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|A waste of time…
Written by Robbin
(4/13/2008 6:05 a.m.)
Miss Bates is a hoot! She cannot have left much out of Jane’s letter and although I understand how her incessant talking and mundane information makes her disagreeable to Emma, I could still not help cringing at some of her attitudes about the Bates when they are almost too obliging to her.
That Emma wants to avoid associating with the Bates more frequent visitors such as Mrs. Cole is not surprising considering her attitude she can not admit knowing the wife of a farmer. It is a bit amusing to think of what position Harriet naturally inhabits in Highbury society due to her illegitimacy when seeing Emma so determined against Mrs. Cole. Poor Mrs. Cole cannot be imagined into a more genteel role. Another reason I dislike Emma’s attitude about the Bates is because she is more than happy to use them to make up a card-table for her father—per Chapter 3 they are always ready to oblige Mr. Woodhouse and are favored by him. I thought Emma’s attitude that the “women were a waste of time” was very harsh and I was particularly saddened at the thought Emma does not only neglect calling on them but she also neglects “contributing what she ought to the stock of their scanty comforts.” I felt pity for the Bates in their small apartment and was impressed they are happy and generous with what they have despite all they lack.
Emma not doing what she ought to enhance the scanty comforts of the Bates is a huge contrast to the compassion and kindness she gives the poor who can always count on her kindness and purse to relieve their distresses. Why not so much compassion for ladies she has known all her life and perhaps ought to be able to understand at least as well as the poor cottagers? Do Emma’s feelings about the Bates blind her to doing her duty towards them? I am glad she has some hints from her own heart as well as Mr. Knightley. This seems to be one of those situations where Emma is aware of her duty but neglects it in favor of less disagreeable activities—Emma is a little like Frank Churchill with regards to the Bates as he is with regards to the Westons. I don’t know however, if Frank has any regrets or consciousness that he is doing wrong as Emma does.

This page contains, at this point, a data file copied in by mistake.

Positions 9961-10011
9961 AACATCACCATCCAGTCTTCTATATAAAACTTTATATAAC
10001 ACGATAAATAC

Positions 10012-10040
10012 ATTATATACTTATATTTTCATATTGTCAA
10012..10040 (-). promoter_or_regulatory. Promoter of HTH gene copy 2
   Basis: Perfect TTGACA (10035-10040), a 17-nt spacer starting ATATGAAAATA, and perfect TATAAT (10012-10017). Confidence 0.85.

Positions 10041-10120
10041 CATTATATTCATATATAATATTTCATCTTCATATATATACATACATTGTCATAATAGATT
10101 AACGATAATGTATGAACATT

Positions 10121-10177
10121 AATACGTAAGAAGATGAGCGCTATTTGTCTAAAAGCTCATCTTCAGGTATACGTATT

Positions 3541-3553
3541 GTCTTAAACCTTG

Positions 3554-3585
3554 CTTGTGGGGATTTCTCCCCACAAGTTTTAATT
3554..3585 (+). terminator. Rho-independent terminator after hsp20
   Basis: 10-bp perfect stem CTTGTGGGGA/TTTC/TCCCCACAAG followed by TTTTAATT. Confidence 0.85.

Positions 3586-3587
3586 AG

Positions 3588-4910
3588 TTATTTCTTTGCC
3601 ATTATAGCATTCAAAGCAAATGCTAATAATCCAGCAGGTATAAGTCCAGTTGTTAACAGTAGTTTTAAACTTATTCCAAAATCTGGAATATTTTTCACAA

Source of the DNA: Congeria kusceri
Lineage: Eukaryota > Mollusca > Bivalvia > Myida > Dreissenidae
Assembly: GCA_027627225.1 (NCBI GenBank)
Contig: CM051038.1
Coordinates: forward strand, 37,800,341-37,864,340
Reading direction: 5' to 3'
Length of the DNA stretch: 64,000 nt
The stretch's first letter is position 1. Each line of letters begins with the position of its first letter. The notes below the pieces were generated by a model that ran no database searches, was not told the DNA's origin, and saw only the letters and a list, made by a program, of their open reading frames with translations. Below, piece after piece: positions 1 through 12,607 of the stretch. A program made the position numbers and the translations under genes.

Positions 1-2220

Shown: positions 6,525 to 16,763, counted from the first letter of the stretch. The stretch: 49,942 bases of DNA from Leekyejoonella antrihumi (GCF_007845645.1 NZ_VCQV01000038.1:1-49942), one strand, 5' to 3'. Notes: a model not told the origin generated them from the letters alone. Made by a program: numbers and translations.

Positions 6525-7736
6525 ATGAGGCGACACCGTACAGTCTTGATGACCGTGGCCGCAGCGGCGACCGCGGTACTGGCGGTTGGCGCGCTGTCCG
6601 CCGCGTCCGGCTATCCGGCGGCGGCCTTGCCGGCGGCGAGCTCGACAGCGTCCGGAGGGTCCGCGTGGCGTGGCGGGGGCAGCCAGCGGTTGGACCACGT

At this moment, an ingenious and animating suspicion entering Emma's brain with regard to Jane Fairfax, this charming Mr. Dixon, and the not going to Ireland, she said, with the insidious design of further discovery, (Chapter 19)
As to the visit being a waste of time, it does not seem it was because Emma gained at least one interesting piece of news—that Jane was not going to Ireland with her friends although invited and pressed to join them. Emma is suspicious of some sort of preference between Jane and her plain friend’s new husband with as little reason as she does for supposing Harriet to be the daughter of a gentleman of fortune. At least with Harriet, Emma’s speculations, although baseless, have nothing but good intentions and feelings behind them. What kind of feeling is behind a speculation which if true would not bestow any honor on the subjects? Curiosity only or is Emma influenced by her dislike of Jane—surely if Jane was her friend she would not have to be forced to hear of her and such a speculation would not occur to her when there are common sense reasons (as told by Miss Bates) for Jane to visit her aunt and grandmother? (;D)
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